Study Reveals 1% of Doctors Named in Majority of Malpractice Claims

Stephanie Reid | February 12th, 2016

female patient with doctor

According to a recent study published by the New England Journal of Medicine, a startling number of the nation’s malpractice claims are tied to just a small number of practitioners. According to data derived by the study – and more fully explained below – just one percent of America’s physicians are named in one-third of the medical malpractice claims filed by injured patients.

Of these claims, one-third involved the death of the patient, while 54 percent involved “major” or “significant” injuries to the plaintiff. The study, which was conducted by researchers affiliated with both Stanford University and Australia’s University of Melbourne, reviewed 67,000 paid malpractice claims against 54,000 physicians spanning from 2004 through 2015 – and is the first study of its kind to review the distribution of malpractice claims across the physician population.

Data reveals certain doctors are ‘claim prone’

Researchers engaged in the study relied on data compiled by U.S. National Practitioner Data Bank, a digital information storage center implemented by Congress in 1986 to help improve the quality of national healthcare. Part of the information stored in the bank includes information relating to medical malpractice payouts and any occurrence of an adverse action against a physician, such as prohibition from participation in programs like Medicare or Medicaid.

Overall, out of the 54,000 physicians studied, just six percent had ever had a paid claim – or just 3,240 doctors. Out of this group, one percent of physicians were involved in two or more paid claims, for a total amount of 32 percent of all malpractice paid claims across the nine-year research period. In this group, the average payout to the patient or surviving family members was $371,000.

Defendants in malpractice litigation

The study also reviewed some of the common characteristics of medical malpractice defendants, including:

  • More likely to be male
  • Practice areas with the highest number of claims include neurosurgeons, orthopedic surgeons, general surgeons and obstetricians
  • Internists had the lowest rate of malpractice claims
  • Practitioners with at least one malpractice payout were much more likely to face a second or subsequent claim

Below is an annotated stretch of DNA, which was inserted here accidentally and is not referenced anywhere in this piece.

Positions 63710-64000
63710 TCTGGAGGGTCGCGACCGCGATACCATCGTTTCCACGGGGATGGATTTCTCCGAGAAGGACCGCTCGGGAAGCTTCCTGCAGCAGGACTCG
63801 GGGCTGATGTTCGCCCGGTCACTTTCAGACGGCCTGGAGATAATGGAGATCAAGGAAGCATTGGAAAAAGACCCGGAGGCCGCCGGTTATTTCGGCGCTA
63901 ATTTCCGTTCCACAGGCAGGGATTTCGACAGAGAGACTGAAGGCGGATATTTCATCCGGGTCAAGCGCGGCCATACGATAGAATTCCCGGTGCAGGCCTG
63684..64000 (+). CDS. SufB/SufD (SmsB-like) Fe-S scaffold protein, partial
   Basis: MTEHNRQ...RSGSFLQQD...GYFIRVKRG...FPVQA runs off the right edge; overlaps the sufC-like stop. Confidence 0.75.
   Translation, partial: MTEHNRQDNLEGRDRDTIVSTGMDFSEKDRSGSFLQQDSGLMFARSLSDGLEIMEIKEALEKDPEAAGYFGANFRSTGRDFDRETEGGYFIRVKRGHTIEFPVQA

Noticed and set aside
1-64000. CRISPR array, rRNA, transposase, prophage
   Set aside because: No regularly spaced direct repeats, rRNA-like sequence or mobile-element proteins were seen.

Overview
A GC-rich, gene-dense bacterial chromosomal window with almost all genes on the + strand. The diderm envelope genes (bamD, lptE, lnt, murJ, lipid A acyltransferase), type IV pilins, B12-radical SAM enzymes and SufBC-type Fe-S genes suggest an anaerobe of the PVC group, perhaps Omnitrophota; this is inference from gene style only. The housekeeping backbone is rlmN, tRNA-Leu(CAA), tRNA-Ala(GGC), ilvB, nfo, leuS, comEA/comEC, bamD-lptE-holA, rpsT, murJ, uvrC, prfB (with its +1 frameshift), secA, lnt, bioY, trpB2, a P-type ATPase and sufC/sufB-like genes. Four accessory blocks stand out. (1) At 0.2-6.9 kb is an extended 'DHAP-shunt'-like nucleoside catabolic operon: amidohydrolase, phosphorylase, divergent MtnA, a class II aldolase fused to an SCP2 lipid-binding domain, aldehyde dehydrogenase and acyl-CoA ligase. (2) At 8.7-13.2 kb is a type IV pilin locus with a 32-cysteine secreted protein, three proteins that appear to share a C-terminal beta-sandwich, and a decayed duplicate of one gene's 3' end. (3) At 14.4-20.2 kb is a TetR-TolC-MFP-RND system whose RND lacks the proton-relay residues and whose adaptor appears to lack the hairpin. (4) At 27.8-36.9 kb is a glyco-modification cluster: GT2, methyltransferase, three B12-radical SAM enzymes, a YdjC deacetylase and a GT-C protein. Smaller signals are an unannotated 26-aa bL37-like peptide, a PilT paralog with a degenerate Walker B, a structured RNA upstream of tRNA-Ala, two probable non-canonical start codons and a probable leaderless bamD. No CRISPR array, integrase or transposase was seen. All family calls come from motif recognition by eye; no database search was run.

• Physicians under age 35 had a much lower risk of a malpractice claim than older doctors

Moreover, out of the claims studied by researchers, only three percent were implemented by jury verdict – meaning the remaining 97 percent involved a negotiated settlement.

Patient protection and advocacy

Patients concerned about a physician’s malpractice record may feel slightly at ease knowing that federal law requires proper vetting of physicians prior to granting privileges. More specifically, hospitals and medical facilities are required to diligently inspect a doctor’s disciplinary background prior to allowing that doctor to practice medicine or offer direct patient care within the facility.

While individual patients themselves are not permitted to search the federal database of malpractice claims, hospitals and law enforcement are provided this opportunity – so patients can rest assured knowing the treatment facility has conducted a thorough background check. Likewise, patients in several U.S. states are allowed to request information regarding a physician’s malpractice history upon written request to the state’s medical board.

If you are enduring the aftermath of a medical mistake or surgical error, you may be eligible to initiate a medical malpractice claim against the provider responsible for your pain.

Contact The Sanders Firm at 1.800.FAIR.PLAY to schedule a free case evaluation if you believe you have been the victim of hospital malpractice.


  1. CBSnews.com, Small number of doctors behind big share of malpractice claims, http://www.cbsnews.com/news/small-number-of-doctors-behind-big-share-of-malpractice-claims/

  2. HuffingtonPost.com, Many doctors who commit malpractice are serial offenders, http://www.huffingtonpost.com/entry/doctors-malpractice-research_us_56a94bece4b05e4e37033d00